Kingman State Fishing Lake is to be drained soon, according to Jeff Koch,Kansas Department of Wildlife, Parks and Tourism fisheries biologist for the lake
Koch said the draining is being made to deal with high populations of unwanted fish, like common carp, gizzard shad and invasive white perch.
Because of the presence of the invasive white perch, the public will not be allowed to salvage fish.
Kingman is known for its unique beds of aquatic weeds and lillies. It holds Kansas’ only self-sustaining northern pike population and has produced some nice largemouth bass.
Draining the lake will begin soon, and will be helped by current low water levels caused by the drought. Koch said since the lake is low it will drain faster. It also decreases the chances remnant populations of unwanted species could survive in marshes and small streams around the lake.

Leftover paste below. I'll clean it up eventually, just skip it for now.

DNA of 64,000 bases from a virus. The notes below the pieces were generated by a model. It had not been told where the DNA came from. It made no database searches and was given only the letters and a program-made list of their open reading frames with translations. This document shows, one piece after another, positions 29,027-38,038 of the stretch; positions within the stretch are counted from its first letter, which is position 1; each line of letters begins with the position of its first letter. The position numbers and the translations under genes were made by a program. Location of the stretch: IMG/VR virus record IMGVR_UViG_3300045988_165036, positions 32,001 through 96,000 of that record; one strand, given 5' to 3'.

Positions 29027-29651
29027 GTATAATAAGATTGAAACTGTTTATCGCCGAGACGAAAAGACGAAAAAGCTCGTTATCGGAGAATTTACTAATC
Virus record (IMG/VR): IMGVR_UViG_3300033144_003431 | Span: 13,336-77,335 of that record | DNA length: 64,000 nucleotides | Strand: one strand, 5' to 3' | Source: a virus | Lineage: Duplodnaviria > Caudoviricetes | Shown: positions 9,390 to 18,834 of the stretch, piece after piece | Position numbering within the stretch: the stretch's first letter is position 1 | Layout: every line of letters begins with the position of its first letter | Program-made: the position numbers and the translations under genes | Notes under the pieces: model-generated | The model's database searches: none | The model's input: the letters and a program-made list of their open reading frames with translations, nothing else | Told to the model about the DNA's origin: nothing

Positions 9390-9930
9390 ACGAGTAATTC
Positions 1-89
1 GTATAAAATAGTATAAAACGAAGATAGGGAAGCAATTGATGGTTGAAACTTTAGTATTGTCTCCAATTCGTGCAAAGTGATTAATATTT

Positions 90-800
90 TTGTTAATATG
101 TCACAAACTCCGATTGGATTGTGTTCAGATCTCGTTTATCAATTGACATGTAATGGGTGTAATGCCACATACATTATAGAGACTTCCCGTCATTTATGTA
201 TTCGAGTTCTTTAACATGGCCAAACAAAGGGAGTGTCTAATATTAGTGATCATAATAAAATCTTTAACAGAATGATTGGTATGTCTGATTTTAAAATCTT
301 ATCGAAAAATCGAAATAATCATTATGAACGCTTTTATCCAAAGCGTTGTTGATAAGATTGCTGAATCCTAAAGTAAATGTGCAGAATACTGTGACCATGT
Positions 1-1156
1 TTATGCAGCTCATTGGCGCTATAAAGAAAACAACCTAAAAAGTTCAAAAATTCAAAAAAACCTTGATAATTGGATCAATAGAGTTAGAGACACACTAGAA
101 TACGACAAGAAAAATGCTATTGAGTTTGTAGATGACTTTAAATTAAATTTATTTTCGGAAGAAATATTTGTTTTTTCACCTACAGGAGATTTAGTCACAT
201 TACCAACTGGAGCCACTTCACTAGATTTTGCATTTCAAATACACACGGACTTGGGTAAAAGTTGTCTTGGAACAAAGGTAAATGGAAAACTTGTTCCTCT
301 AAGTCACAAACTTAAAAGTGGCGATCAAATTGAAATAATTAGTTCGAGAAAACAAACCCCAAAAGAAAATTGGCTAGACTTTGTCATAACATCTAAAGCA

Once water levels are very low the fish will be poisoned with rotenone. Pike, largemouth bass, bluegill and channel catfish will be restocked. Several improvements to the lake’s structure will also be made.
Koch said this will be the sixth time Kingman State Fishing Lake has been drained since it was built in the 1930s.